Congenital disorders of glycosylation: New defects and still counting

Kyle Scott, Therese Gadomski, Tamas Kozicz, Eva Morava-Kozicz

Research output: Contribution to journalArticle

79 Citations (Scopus)

Abstract

Almost 50 inborn errors of metabolism have been described due to congenital defects in N-linked glycosylation. These phenotypically diverse disorders typically present as clinical syndromes, affecting multiple systems including the central nervous system, muscle function, transport, regulation, immunity, endocrine system, and coagulation. An increasing number of disorders have been discovered using novel techniques that combine glycobiology with next-generation sequencing or use tandem mass spectrometry in combination with molecular gene-hunting techniques. The number of "classic" congenital disorders of glycosylation (CDGs) due to N-linked glycosylation defects is still rising. Eight novel CDGs affecting N-linked glycans were discovered in 2013 alone. Newly discovered genes teach us about the significance of glycosylation in cell-cell interaction, signaling, organ development, cell survival, and mosaicism, in addition to the consequences of abnormal glycosylation for muscle function. We have learned how important glycosylation is in posttranslational modification and how glycosylation defects can imitate recognizable, previously described phenotypes. In many CDG subtypes, patients unexpectedly presented with long-term survival, whereas some others presented with nonsyndromic intellectual disability. In this review, recently discovered N-linked CDGs are described, with a focus on clinical presentations and therapeutic ideas. A diagnostic approach in unsolved N-linked CDG cases with abnormal transferrin screening results is also suggested.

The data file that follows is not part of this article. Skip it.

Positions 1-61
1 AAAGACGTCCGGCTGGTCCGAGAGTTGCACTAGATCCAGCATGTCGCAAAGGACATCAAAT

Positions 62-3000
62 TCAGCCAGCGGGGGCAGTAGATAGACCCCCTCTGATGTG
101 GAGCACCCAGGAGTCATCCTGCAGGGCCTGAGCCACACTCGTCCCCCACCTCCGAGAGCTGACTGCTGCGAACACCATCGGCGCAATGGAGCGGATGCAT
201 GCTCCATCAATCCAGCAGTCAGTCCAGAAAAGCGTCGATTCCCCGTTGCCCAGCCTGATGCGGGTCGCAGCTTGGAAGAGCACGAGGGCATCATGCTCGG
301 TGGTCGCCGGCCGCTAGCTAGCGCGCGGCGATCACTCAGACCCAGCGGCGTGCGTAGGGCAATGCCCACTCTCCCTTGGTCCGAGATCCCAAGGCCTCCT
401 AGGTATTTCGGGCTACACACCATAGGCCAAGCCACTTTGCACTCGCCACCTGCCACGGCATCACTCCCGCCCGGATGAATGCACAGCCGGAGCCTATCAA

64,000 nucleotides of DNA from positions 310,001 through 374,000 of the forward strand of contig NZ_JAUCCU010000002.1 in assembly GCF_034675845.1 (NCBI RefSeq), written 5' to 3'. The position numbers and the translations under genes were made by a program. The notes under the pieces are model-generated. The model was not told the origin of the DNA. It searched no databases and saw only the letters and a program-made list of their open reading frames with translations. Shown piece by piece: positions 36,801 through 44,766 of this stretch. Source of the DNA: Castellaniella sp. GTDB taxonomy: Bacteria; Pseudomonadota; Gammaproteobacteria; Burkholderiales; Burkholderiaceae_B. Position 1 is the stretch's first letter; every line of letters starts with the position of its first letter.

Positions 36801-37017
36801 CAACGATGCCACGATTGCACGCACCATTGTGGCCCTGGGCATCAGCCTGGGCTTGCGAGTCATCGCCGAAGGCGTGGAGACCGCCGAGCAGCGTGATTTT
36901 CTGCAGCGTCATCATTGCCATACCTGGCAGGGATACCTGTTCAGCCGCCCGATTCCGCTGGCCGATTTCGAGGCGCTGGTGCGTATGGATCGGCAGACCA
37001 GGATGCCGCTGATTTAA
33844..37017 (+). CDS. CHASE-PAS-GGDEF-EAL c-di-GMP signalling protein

Original languageEnglish (US)
Pages (from-to)609-617
Number of pages9
JournalJournal of Inherited Metabolic Disease
Volume37
Issue number4
DOIs
StatePublished - Jan 1 2014
Externally publishedYes

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Congenital Disorders of Glycosylation
Glycosylation
Glycomics
Inborn Errors Metabolism
Muscles
Endocrine System
Mosaicism
Post Translational Protein Processing
Transferrin
Tandem Mass Spectrometry
Cell Communication
Intellectual Disability
Genes
Polysaccharides
Immunity
Cell Survival
Central Nervous System
Phenotype
Survival

ASJC Scopus subject areas

  • Genetics
  • Genetics(clinical)

Cite this

Congenital disorders of glycosylation : New defects and still counting. / Scott, Kyle; Gadomski, Therese; Kozicz, Tamas; Morava-Kozicz, Eva.

In: Journal of Inherited Metabolic Disease, Vol. 37, No. 4, 01.01.2014, p. 609-617.

Research output: Contribution to journalArticle

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